The Hollywood Reporter's Scores

  • Movies
  • TV
For 7,155 reviews, this publication has graded:
  • 53% higher than the average critic
  • 4% same as the average critic
  • 43% lower than the average critic
On average, this publication grades 2.4 points lower than other critics. (0-100 point scale)
Average Movie review score: 60
Highest review score: 100 The Dark Knight
Lowest review score: 0 Movie 43
Score distribution:
7155 movie reviews
  1. The slapstick is classic-level stuff, the kind of domino-effect precision that is lost in most of today's clumsy farces.
  2. This is a film of terrific selectivity. By focusing on two of the few who did survive the collapse, the film achieves emotional power and an uplifting ending.
  3. Not since Woody Allen's "Radio Days" has anyone created such a cinematic Valentine to the wonderfully imaginative medium of radio as A Prairie Home Companion.
  4. It all moves along briskly, with a degree of visual grace and a solid feel for 3D.
  5. The film’s bracing ground-level truths, by turns hopeful and despairing, challenge Beltway anxieties about the “porousness” of the border and shake up preconceived notions about Americans’ relationships with their southern neighbors.
  6. Argo is a crackerjack political thriller told with intelligence, great period detail and a surprising amount of nutty humor for a serious look at the Iran hostage crisis of 1979-81.
  7. The film’s only weakness is its ending, which is so subtle it risks being interpreted by the majority of viewers as enigmatic or unclear.
  8. An unnervingly powerful picture of atrocity.
  9. The filmmakers succeed brilliantly in weaving these stories together, taking time to explore depth of character and relationships. The suspense builds throughout as everyone involved becomes lost in a place they don't understand with people they don't know if they can trust.
  10. Exquisite storytelling, acting and visuals.
  11. The Look of Silence is perhaps even more riveting for focusing on one man’s personal search for answers as he bravely confronts his brother’s killers.
  12. The visceral fireworks of the characters’ arguments and the disintegration of trust among them are observed with unsettling intimacy in the script and in the emotional honesty of the performances...This is terrific stuff.
  13. One of the most enriching and enjoyable docs about a filmmaker in recent memory.
  14. Keep On Keepin' On is both tender and joyous, a moving account of the mutual nourishment of artistic mentorship and the rewards of accentuating the positive in whatever life throws at you.
  15. Which Way is the Front Line is more than a chronicle of a life and a brilliant ten-year career cut short at age 40. It’s also a strangely beautiful insight into one man’s distinctive way of looking at and experiencing war.
    • 76 Metascore
    • 90 Critic Score
    The story, the acting, the cinematography are all so potent that they overwhelm us in the best way possible. The violence is brutal and graphic, yet compelling. [23 Sep 1992]
    • The Hollywood Reporter
  16. A Hard Day offers a masterclass in throat-squeezing, stomach-knotting suspense.
  17. The film is that rare modern horror movie that doesn’t simply fabricate its scares with the standard bag of postproduction tricks. Instead it builds them via a bracing command of traditional suspense tools... This is polished film craft.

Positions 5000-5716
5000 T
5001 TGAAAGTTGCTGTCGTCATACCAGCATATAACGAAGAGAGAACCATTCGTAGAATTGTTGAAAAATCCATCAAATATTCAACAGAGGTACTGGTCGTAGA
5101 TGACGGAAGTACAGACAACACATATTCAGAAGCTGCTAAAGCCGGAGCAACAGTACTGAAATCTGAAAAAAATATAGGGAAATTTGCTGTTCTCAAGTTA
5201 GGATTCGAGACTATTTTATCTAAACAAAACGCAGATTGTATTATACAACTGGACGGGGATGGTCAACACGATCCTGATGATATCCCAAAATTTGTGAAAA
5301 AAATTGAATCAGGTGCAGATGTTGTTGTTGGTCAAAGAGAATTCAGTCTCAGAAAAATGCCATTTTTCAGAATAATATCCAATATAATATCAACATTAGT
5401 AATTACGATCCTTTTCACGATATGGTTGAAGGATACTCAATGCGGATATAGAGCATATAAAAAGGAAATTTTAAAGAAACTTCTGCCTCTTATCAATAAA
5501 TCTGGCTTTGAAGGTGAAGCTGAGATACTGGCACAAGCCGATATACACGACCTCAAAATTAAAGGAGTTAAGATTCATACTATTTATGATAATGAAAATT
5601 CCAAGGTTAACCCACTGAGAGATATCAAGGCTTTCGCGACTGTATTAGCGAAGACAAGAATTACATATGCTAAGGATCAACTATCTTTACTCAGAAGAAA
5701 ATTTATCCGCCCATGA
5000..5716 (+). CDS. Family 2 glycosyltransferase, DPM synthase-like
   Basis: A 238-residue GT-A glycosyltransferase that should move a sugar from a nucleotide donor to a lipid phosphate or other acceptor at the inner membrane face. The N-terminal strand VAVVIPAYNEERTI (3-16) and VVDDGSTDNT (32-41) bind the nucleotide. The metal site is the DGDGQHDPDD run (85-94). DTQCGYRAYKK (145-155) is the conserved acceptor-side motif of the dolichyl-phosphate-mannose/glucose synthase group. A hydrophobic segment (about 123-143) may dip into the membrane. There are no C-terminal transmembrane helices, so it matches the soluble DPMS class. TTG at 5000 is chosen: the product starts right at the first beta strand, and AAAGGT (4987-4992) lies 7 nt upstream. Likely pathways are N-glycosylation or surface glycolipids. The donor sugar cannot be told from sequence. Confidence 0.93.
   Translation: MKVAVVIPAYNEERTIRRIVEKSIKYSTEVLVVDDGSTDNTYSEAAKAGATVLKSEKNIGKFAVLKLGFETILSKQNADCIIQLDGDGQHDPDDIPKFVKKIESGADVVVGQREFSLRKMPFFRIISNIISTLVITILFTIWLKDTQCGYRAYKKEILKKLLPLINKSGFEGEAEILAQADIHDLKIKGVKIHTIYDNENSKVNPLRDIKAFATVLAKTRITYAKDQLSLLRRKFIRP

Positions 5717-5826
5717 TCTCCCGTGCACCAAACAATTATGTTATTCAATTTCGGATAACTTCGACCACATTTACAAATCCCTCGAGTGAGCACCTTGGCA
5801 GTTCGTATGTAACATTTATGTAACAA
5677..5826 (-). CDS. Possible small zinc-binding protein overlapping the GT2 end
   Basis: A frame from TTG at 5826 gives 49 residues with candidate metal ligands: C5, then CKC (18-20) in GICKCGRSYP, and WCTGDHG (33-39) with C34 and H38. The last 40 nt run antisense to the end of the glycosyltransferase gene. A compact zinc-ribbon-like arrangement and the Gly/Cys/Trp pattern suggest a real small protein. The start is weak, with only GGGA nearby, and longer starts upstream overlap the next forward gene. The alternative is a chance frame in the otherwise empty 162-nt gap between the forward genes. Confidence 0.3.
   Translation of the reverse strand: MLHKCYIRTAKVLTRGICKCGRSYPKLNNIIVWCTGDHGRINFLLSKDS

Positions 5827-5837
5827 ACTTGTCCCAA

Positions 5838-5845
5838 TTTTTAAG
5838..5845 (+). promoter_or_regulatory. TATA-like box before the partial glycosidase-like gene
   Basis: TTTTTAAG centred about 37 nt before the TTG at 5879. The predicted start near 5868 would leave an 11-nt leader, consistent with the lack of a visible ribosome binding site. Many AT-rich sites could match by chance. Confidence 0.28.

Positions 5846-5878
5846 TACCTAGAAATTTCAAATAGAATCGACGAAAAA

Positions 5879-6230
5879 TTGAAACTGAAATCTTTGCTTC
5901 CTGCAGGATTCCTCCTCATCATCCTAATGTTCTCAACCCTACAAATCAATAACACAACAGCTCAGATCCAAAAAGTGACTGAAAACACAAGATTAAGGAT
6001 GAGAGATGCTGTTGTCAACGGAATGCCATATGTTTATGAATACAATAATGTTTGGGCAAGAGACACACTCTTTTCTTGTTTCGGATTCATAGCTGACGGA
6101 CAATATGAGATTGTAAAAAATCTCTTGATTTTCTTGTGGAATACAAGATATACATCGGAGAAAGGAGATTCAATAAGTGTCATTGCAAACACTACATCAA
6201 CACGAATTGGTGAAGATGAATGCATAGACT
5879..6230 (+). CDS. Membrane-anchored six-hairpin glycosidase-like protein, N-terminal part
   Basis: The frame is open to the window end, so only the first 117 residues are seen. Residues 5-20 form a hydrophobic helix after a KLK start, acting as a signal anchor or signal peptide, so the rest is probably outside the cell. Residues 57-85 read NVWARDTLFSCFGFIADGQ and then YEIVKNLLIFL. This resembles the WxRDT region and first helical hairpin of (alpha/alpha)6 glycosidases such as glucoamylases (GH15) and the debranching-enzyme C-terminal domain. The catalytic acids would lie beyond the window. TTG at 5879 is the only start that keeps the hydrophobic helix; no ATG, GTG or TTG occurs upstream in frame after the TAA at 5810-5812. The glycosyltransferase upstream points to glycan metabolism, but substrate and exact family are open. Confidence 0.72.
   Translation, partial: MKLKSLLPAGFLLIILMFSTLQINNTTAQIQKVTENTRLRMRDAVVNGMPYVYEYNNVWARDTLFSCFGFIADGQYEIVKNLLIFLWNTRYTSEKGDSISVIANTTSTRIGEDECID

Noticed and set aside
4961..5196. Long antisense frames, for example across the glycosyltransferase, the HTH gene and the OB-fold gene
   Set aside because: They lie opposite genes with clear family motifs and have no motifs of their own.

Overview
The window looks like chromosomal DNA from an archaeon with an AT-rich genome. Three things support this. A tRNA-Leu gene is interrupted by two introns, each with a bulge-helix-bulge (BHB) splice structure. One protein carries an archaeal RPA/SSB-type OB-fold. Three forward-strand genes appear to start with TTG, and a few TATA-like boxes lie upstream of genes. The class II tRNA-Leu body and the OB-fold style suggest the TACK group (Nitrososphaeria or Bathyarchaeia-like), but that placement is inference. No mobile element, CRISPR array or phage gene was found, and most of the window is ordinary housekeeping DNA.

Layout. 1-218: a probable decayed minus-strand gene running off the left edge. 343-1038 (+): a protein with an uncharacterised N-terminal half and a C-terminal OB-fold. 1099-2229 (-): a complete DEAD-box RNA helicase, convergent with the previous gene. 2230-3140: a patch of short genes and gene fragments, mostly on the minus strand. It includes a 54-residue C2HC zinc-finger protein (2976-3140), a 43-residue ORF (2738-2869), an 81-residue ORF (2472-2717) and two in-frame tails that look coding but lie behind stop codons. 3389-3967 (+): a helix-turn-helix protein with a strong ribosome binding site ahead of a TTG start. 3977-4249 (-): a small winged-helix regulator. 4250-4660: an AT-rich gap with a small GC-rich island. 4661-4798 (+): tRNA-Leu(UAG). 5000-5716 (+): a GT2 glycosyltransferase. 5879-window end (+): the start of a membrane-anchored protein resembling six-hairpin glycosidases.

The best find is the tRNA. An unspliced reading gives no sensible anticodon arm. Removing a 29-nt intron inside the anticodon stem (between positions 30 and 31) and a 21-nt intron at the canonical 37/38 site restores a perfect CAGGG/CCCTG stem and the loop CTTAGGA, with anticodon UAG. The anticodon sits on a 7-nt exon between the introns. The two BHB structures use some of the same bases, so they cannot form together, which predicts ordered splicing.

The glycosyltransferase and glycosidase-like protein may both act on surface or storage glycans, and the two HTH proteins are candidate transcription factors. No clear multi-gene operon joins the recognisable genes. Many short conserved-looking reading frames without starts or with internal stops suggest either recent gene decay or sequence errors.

18. It's very difficult to mesh fantasy with reality, but with great charm and a light touch, Almodovar shows exactly how it should be done.
    • 82 Metascore
    • 90 Critic Score
    In telling this ancient story with style and humor, de Heer and his Aboriginal collaborators promote cultural understanding and acceptance by stealth, if you will.
  19. A richly rewarding but often very disturbing, even harrowing work.
  20. Witty to the point of hilarity, blood-soaked and thoroughly politically incorrect, Mother of Tears: The Third Mother follows 1970s cult classics "Suspiria" and "Inferno" to complete Argento's "Mother" trilogy.
    • 57 Metascore
    • 90 Critic Score
    Chen's direction is his most staid yet, but the riveting story speaks for itself.
  21. A vigorous and involving salute to professionalism and being good at your job, Sully vividly portrays the physical realities and human elements in the dramatic safe landing of a crippled US Airways jet on the Hudson River on January 15, 2009.
  22. Utterly absorbing all the way through, this showcase for Bercot’s skill with large casts and intellectually rigorous storytelling may be her best yet.
  23. Blanchett gives this dynamo of intelligence and doggedness a real human dimension that allows the propulsive drama to breathe; it’s another stellar performance that rates among her best.
  24. Appealing equally to the eyes, ears, heart and funny bone, Moana represents contemporary Disney at its finest — a vibrantly rendered adventure that combines state-of-the-art CG animation with traditional storytelling and colorful characters, all enlivened by a terrific voice cast.
  25. Her
    This is a probing, inquisitive work of a very high order, although it goes a bit slack in the final third and concludes rather conventionally compared to much that has come before.
  26. [A] smart, tart adaptation of Kevin Wilson's best-selling 2011 debut novel, which thumbs its nose at the clichés of the over-trafficked dysfunctional family genre to dissect the sometimes lifelong quest of children to understand their parents in ways that are funny and bittersweet, poignant and often bracingly dark.
  27. A gem whose intelligent, gentle, deadpan humor is entirely irresistible.

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